Though Nancy Pelosi was right to give Rangel’s call for a draft a swift kick there is something to be said for an idea that has been tossed around before of two years of national service. That service could be in the regular military, the Coast Guard or some kind of urban or conservation work. A program some time down the road where regardless of family income, race, or religion high school graduates could serve their country and gets some real world experience in dealing with different kinds of people.
There is a lot of pressure in our society to live a certain kind of life. To be married and have children is one of the strongest social pressures. We’ve all read the studies that tell us married people live longer. Yet marriage or having children is not is not a community decision regardless of what our culture pundits tell us or whatever the current trends. Some people do quite well alone and I have always wondered about the pressure that family and society puts on those people. They’re made to fell as though they are failures or weird. If in most respects they are leading a relatively happy life why not respect their individuality. In movies and television being single has become a cause for concern, comic at best or a kind of malady in need of a cure. What happened to individuality and respecting the choices of the individual. Like a Fish Needs a Bicycle: For Some People, Intimacy Is Toxic
It is practically an article of faith among psychotherapists that an intimate human relationship is good for you. None other than Freud himself once famously said that health requires success in work and in love.
I’m not so sure. It seems that for some people, love and intimacy might not just be undesirable but downright toxic.
Not long ago, a man consulted me about his 35-year-old son, who had made a suicide attempt.
“I was shocked, because he never seemed depressed or unhappy in his life,” the man said of his son. “He always preferred his own company, so we were relieved when he started to date.”
He went on to tell me that he and his wife had strongly encouraged their son to become engaged to a woman he was dating. “She was perfect for him,” he recalled. “Warm, intelligent and affectionate.”
Everything seemed to be going well until, one day, the father got a call from his son’s girlfriend. She had not heard from the son for several days, so she went to his apartment and found him semiconscious in a pool of blood. He had taken an overdose of sleeping pills and slit his wrists.
This struck me in light of the holidays and the annual wave of depression that hits so many people. Why would family or friends highlight those things that single people already have a sensitivity about because of a lifetime of family expectations and social pressure to live up to what they all claim is the one and only acceptable norm. You must be with someone to be happy.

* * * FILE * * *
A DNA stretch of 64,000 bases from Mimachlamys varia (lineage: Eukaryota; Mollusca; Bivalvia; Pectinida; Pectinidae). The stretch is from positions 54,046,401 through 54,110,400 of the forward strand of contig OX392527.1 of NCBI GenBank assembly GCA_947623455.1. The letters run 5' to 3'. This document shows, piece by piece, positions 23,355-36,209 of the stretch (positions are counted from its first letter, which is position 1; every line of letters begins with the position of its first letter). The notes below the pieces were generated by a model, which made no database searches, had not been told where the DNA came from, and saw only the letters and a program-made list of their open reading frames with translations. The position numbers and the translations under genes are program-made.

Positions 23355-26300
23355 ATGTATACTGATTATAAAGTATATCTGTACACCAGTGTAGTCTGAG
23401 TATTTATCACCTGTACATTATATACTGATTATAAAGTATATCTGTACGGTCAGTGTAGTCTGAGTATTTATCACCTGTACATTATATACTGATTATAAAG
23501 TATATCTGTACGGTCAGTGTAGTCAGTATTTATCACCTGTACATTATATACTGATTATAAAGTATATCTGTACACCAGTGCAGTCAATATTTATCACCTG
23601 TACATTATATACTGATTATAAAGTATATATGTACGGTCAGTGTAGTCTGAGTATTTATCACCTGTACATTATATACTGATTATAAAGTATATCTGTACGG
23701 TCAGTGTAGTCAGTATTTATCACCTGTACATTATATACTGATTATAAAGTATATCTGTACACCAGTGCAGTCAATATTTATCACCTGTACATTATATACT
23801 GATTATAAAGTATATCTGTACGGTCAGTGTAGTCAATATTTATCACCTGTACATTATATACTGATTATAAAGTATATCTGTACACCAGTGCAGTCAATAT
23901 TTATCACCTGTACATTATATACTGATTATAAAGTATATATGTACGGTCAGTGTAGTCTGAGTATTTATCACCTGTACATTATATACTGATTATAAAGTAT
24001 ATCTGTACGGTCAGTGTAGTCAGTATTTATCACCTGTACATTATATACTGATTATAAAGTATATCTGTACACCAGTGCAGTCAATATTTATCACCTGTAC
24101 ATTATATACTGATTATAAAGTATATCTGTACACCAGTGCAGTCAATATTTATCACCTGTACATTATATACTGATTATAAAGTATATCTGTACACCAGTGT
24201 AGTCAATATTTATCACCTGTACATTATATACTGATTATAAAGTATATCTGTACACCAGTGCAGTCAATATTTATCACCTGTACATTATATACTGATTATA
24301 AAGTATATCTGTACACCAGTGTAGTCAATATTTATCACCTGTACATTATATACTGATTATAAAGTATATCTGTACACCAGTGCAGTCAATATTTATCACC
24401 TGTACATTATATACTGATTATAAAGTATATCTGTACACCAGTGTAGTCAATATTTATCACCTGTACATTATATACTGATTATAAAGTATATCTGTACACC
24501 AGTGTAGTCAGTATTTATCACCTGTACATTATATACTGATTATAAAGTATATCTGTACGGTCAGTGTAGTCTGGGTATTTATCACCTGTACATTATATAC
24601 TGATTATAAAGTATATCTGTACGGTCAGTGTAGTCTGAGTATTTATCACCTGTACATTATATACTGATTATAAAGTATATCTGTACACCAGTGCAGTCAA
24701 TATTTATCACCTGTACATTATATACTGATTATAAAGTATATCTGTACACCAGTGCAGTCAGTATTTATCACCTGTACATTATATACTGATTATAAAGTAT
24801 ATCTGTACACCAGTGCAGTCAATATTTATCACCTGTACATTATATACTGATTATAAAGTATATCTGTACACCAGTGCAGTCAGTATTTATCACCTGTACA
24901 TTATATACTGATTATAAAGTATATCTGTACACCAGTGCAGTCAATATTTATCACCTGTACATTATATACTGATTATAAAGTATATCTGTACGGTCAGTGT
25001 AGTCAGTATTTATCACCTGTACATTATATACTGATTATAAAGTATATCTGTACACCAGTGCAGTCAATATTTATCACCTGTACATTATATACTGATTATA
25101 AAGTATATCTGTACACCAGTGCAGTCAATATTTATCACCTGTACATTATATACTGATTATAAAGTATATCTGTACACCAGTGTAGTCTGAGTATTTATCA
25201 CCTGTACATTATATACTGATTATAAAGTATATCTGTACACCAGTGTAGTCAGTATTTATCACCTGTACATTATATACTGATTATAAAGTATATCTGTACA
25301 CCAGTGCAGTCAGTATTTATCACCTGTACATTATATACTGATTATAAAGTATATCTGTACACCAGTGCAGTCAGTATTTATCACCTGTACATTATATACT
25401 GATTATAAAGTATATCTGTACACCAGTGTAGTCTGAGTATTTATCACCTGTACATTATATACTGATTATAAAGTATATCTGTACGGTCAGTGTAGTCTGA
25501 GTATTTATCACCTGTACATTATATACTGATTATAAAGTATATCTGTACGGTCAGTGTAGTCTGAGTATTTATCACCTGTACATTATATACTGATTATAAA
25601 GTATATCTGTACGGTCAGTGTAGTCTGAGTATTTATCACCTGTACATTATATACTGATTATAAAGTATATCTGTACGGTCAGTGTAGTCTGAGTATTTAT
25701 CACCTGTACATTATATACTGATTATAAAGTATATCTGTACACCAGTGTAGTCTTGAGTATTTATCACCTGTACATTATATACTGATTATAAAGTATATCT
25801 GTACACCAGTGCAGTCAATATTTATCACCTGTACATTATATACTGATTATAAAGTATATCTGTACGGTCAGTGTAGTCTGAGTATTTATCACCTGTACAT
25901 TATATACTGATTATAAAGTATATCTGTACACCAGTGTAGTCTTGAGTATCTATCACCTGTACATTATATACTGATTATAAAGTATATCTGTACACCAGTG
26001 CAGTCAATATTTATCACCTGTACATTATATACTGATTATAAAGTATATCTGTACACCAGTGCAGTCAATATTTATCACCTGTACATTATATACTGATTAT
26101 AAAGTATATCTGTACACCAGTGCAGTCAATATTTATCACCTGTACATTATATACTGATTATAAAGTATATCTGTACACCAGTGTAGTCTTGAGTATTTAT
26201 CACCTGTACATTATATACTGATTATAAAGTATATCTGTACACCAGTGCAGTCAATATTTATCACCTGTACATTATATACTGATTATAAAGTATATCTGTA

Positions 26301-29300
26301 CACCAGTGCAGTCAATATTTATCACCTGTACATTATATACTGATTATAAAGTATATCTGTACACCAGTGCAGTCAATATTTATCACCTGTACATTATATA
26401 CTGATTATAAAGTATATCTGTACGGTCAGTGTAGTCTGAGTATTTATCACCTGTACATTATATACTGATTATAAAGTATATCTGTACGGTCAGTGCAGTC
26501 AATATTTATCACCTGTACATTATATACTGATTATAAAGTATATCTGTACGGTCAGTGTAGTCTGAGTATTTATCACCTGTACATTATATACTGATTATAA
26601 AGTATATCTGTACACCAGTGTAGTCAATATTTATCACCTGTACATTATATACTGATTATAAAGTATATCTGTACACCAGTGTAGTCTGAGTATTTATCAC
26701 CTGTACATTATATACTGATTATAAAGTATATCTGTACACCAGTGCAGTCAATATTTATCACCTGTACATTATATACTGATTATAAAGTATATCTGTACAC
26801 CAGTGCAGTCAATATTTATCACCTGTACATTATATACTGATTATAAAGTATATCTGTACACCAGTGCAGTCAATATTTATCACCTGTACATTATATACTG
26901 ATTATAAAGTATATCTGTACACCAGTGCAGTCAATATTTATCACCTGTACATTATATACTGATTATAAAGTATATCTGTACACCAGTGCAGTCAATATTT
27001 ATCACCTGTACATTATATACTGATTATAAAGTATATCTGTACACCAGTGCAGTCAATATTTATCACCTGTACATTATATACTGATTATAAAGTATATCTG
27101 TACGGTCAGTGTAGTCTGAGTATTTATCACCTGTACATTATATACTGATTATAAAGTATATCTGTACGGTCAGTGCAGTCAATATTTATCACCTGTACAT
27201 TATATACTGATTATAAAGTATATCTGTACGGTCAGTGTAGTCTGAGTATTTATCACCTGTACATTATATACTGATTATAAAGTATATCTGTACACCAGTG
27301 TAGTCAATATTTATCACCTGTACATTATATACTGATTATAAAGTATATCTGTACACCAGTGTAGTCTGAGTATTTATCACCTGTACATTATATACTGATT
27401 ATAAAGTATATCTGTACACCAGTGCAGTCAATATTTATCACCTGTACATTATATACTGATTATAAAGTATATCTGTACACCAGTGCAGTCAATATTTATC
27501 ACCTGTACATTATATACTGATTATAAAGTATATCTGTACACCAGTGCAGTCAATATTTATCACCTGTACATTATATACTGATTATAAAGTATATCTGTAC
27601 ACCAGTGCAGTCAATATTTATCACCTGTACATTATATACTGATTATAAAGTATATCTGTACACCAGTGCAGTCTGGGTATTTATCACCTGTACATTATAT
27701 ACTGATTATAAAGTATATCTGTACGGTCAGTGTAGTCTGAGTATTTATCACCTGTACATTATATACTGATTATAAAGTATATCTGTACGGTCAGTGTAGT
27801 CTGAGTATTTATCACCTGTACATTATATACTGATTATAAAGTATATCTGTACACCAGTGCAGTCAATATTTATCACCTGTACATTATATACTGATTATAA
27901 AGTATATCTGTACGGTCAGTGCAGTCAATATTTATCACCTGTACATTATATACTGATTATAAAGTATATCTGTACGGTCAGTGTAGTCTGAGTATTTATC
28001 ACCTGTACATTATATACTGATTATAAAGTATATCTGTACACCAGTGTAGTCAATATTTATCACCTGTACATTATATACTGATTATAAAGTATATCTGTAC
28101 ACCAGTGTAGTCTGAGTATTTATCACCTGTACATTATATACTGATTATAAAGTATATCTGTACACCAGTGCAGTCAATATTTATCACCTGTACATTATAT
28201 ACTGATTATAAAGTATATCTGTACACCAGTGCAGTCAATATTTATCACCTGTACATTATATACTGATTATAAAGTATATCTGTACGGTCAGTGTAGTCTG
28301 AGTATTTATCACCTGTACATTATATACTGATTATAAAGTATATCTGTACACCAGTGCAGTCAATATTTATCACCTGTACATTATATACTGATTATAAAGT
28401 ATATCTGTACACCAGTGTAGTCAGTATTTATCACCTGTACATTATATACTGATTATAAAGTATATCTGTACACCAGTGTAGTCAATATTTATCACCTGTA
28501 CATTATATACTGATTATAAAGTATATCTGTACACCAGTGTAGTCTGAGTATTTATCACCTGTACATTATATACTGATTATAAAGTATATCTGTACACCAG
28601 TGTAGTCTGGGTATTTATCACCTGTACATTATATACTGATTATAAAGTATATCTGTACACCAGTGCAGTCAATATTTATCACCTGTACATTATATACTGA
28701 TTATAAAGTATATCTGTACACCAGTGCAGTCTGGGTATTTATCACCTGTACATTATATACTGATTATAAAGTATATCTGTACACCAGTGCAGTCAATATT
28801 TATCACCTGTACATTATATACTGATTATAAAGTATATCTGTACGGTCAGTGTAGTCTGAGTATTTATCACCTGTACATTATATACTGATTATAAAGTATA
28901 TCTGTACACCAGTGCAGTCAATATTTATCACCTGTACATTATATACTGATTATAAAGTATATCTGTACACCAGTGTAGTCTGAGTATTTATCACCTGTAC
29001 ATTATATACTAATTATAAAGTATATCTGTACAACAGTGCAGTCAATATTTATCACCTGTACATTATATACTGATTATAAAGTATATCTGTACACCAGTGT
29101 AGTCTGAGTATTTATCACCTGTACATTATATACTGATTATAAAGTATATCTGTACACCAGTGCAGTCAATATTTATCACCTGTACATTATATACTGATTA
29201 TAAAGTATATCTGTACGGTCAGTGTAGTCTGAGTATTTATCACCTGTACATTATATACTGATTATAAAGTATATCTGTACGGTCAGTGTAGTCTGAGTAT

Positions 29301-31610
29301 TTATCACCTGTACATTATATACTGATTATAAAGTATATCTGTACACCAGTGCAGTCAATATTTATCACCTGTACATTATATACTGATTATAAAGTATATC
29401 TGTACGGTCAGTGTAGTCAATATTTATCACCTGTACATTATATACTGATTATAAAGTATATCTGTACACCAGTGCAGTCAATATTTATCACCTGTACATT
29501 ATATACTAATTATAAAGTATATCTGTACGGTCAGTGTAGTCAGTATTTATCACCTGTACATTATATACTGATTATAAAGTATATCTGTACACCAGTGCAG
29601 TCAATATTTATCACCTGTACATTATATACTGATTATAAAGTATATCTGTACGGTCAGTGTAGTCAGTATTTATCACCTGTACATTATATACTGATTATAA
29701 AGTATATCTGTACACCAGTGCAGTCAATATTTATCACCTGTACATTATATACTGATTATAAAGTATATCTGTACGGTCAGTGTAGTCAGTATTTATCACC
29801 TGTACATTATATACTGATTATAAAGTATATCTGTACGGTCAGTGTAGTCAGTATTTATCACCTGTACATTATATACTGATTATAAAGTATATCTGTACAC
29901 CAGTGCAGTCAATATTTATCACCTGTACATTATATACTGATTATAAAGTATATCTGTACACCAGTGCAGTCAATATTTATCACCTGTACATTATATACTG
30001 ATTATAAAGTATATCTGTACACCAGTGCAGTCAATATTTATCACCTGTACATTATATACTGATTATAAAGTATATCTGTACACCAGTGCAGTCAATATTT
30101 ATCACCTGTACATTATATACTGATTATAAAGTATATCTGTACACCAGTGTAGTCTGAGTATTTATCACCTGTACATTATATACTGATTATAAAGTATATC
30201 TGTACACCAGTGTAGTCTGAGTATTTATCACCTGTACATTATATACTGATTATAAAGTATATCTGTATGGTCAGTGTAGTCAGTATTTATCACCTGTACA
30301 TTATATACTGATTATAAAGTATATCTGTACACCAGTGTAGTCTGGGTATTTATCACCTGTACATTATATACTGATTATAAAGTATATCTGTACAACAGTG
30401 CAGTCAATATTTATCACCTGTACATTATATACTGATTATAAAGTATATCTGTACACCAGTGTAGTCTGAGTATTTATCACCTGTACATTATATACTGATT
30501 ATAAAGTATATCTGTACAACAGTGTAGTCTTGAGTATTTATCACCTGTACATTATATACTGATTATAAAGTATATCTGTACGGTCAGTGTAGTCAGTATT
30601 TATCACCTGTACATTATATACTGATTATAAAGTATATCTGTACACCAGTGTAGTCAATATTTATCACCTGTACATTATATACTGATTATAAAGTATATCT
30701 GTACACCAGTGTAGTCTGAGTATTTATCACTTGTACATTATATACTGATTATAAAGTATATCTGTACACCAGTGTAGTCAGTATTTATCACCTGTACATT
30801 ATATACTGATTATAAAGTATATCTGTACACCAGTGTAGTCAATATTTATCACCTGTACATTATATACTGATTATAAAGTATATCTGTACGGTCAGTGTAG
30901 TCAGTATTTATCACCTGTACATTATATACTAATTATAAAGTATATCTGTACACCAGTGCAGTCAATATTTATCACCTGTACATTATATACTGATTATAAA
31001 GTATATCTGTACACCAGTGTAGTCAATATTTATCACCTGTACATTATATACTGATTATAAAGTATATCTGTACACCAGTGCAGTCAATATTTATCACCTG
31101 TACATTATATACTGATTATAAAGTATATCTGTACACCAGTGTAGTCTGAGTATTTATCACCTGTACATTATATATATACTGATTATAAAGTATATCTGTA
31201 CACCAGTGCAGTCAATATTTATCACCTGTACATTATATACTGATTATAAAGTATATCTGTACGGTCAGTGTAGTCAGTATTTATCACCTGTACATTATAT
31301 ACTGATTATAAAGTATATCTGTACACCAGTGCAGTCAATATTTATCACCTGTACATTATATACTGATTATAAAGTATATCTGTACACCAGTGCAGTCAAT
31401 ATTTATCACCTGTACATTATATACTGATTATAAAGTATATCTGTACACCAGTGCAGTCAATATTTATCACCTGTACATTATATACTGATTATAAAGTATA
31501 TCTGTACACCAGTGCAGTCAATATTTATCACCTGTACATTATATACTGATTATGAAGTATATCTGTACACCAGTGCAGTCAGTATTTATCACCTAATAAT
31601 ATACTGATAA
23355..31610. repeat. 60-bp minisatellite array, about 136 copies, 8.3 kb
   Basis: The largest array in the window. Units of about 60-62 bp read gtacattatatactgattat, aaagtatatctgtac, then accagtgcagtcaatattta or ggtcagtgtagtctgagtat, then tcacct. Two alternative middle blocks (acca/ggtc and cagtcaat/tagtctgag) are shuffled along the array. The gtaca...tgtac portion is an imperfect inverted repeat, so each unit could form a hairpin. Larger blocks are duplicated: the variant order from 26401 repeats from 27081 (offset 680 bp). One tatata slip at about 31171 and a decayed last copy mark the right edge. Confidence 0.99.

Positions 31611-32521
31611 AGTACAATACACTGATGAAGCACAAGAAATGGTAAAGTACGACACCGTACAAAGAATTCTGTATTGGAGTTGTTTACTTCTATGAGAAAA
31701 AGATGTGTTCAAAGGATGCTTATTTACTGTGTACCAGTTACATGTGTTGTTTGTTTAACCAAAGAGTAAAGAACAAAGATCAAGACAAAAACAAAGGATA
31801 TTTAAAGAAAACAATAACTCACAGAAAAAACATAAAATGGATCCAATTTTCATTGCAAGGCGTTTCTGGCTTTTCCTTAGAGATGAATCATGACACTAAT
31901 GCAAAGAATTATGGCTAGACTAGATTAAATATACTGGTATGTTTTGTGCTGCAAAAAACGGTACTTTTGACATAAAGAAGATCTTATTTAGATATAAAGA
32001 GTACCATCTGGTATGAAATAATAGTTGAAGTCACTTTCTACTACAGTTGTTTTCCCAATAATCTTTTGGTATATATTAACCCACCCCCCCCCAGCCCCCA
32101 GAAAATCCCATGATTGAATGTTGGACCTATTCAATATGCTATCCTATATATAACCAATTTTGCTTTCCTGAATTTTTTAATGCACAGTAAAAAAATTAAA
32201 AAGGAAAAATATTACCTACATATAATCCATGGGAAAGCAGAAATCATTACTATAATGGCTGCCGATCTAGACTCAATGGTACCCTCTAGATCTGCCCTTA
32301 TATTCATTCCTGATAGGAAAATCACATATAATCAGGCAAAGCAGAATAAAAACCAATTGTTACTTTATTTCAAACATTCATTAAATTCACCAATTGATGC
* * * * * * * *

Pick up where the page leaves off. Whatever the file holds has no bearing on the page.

So many of our rights have taken a beating in the last six years that this story seems almost like something from the odd and unusual news department, U.S. Copyright Office Issues New Rights
Cell phone owners will be allowed to break software locks on their handsets in order to use them with competing carriers under new copyright rules announced Wednesday.
Other copyright exemptions approved by the Library of Congress will let film professors copy snippets from DVDs for educational compilations and let blind people use special software to read copy-protected electronic books.
All told, Librarian of Congress James H. Billington approved six exemptions, the most his Copyright Office has ever granted. For the first time, the office exempted groups of users. Previously, Billington took an all-or-nothing approach, making exemptions difficult to justify.
“I am very encouraged by the fact that the Copyright Office is willing to recognize exemptions for archivists, cell phone recyclers and computer security experts,” said Fred von Lohmann, an attorney with the civil-liberties group Electronic Frontier Foundation. “Frankly I’m surprised and pleased they were granted.”
But von Lohmann said he was disappointed the Copyright Office rejected a number of exemptions that could have benefited consumers, including one that would have let owners of DVDs legally copy movies for use on Apple Computer Inc.’s iPod and other portable players.
The new rules will take effect Monday and expire in three years.
That is bad news for video iPod owners. It is my understanding that one can make a back up copy of a DVD, why it can’t be backed up to an Apple computer and transferred to an iPod seems to be one of those esoteric exceptions that people are getting a little fed up with in regards to digital rights management.
“It is quite lovely being single, and I much prefer it.” – Anna Held
“Think what a better world it would be if we all, the whole world, had cookies and milk about three o’clock every afternoon and then lay down on our blankets for a nap.” – Barbara Jordan